He’s not a very good boyfriend, either, as by this point he and Jo are constantly imagining one another naked and the awkwardness with Melissa nearby is palpable. Just to make things really clear to her, however, he breaks rule #5 of courting a woman and takes her on a date to meet his ex-wife’s aunt (well, technically his current wife as the paperwork isn’t filed yet). Don’t get me wrong, Aunt Meg is cool, but it’s a definite no-no (as is having your friends tell your fiancée about your first date with your current wife. Especially when it involves gratuitous nudity, drunkenness, and near-suicide. Yeesh.)
The team gets wind of another tornado and runs off, but not before imparting the dangerous, solemn nature of the F5 tornado. Not even these grizzled veteran storm chasers will dare joke about it. They’re really, really dangerous, ya’hear? Definitely wouldn’t want to run into one with nowhere to hide (wink, wink, nudge, nudge). On this chase, Bill and Jo are only nearly crushed by a falling electric pole, electrocuted by falling power lines, and sucked up into a tornado, but at least they have success to show for it! Yes, that’s right, they make valuable progress by arguing about their relationship, with both admitting their undying love for one another. Oh, and Melissa hears! What, you want to hear about DOROTHY? Well, okay: the sensors won’t fly and it’s destroyed — a complete failure.
Note: The continuity errors during this third tornado chase could only have been caused by a phantom updraft or mysterious reflections of Venus off the overabundant Oklahoma swamp gas.
So, the gang decides to take the night off and go to the drive-in theater but boy did they pick the wrong night. A wild tornado appears and kicks their assess. (Well, actually it just gives them a few papercuts — REALISM!) Melissa finally takes this near-death experience and her fiancé’s constant fawning over his ex-er, current wife as a sign to get the hell out, and does so in the calmest, most reasonable way possible. Boring!
Once she’s gone, they notice that the storm is heading toward Aunt Meg’s house so they rush there, save her life and, more importantly, get a eureka moment for fixing their failure of a tornado-studying garbage-can. The secret: put wind chimes on the sensors! (See kids, this is the kind of thinking that a Ph.D in meteorology requires!)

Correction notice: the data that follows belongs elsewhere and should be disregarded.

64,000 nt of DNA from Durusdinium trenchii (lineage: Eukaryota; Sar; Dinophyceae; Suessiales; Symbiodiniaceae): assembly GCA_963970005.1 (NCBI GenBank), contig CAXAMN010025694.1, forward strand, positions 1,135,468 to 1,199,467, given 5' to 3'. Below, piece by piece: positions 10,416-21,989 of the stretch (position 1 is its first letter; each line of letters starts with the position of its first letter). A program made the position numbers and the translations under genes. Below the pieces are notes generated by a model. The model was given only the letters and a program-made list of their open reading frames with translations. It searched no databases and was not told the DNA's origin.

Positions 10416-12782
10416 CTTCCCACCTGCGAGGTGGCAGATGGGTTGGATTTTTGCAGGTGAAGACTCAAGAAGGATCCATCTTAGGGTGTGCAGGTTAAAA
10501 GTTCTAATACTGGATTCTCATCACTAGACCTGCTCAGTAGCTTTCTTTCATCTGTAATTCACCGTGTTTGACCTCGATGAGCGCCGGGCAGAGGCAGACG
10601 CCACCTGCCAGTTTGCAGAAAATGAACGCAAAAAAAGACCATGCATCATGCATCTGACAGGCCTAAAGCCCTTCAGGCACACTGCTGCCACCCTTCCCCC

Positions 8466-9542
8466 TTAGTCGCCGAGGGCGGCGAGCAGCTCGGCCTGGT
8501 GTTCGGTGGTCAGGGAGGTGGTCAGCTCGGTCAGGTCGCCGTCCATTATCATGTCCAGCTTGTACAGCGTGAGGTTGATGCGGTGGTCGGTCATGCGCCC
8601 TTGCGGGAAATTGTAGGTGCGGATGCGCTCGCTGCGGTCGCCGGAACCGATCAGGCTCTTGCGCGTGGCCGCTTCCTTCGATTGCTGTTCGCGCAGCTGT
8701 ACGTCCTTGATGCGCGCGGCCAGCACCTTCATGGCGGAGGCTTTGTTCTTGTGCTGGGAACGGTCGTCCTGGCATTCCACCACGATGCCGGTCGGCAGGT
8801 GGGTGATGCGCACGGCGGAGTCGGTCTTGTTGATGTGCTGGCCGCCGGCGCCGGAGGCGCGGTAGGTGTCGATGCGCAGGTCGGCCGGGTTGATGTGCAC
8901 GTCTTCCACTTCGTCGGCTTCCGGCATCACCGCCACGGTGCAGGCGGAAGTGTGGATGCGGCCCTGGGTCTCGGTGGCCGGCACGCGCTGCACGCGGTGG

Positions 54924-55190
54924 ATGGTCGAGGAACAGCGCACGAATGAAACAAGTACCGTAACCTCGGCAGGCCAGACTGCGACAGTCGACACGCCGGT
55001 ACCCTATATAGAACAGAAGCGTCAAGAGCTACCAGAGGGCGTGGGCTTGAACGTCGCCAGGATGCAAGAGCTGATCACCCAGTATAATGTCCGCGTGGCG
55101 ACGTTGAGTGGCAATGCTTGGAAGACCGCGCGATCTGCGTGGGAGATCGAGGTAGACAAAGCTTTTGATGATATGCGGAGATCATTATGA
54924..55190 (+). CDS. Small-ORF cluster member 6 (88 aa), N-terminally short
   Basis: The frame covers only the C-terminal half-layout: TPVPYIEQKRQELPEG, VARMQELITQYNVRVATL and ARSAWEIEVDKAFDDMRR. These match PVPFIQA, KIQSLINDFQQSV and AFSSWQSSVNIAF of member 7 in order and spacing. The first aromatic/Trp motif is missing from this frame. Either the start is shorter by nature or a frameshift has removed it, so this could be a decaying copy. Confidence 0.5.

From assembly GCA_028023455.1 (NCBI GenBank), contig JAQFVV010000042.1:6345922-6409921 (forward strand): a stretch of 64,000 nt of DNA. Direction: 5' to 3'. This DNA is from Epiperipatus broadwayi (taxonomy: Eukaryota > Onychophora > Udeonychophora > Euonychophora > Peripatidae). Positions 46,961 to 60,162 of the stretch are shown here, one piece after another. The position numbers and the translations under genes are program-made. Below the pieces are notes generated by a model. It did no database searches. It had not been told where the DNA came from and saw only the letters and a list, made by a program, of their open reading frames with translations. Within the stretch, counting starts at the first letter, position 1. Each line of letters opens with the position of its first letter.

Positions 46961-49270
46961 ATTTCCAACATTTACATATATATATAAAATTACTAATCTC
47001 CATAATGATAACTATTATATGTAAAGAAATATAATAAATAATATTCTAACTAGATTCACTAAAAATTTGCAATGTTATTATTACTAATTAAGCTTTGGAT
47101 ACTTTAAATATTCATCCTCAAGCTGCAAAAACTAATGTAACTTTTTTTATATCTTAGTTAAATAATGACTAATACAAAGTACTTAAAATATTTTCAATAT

Anyway, they fix the machine and head off to chase a tornado, but this one is an F5! Whoa, didn’t see that one coming! They fail on their first attempt — if you believe it they are both saved and, subsequently, nearly killed by a flying tanker truck full of gasoline — and just manage to get back in the chase when they see corporate stooge Jonas get picked up and exploded by the twister — victory for the proletariat! Unmoved, they drive on and manage to corner the mile-wide tornado in a corn field and finally get their scientific instruments airborne!
After that it’s only a matter of outrunning the tornado then tying themselves to a rusty pipe and riding out the tornado spinning right over them. Easy-peasy. They argue a bit then make out into the credits and live happily ever after until one of them is impaled…or exploded…or squished…during another chase. THE END.
So, there you have it. This bumpy roller coaster ride’s dramatic special effects (good for the time, and they actually have aged well) are balanced out by the brain-meltingly thin plot and trope-ful characters. This movie stands for all of eternity as the noblest tribute to the science of meteorology ever to grace the silver screen, or at least until The Day After Tomorrow.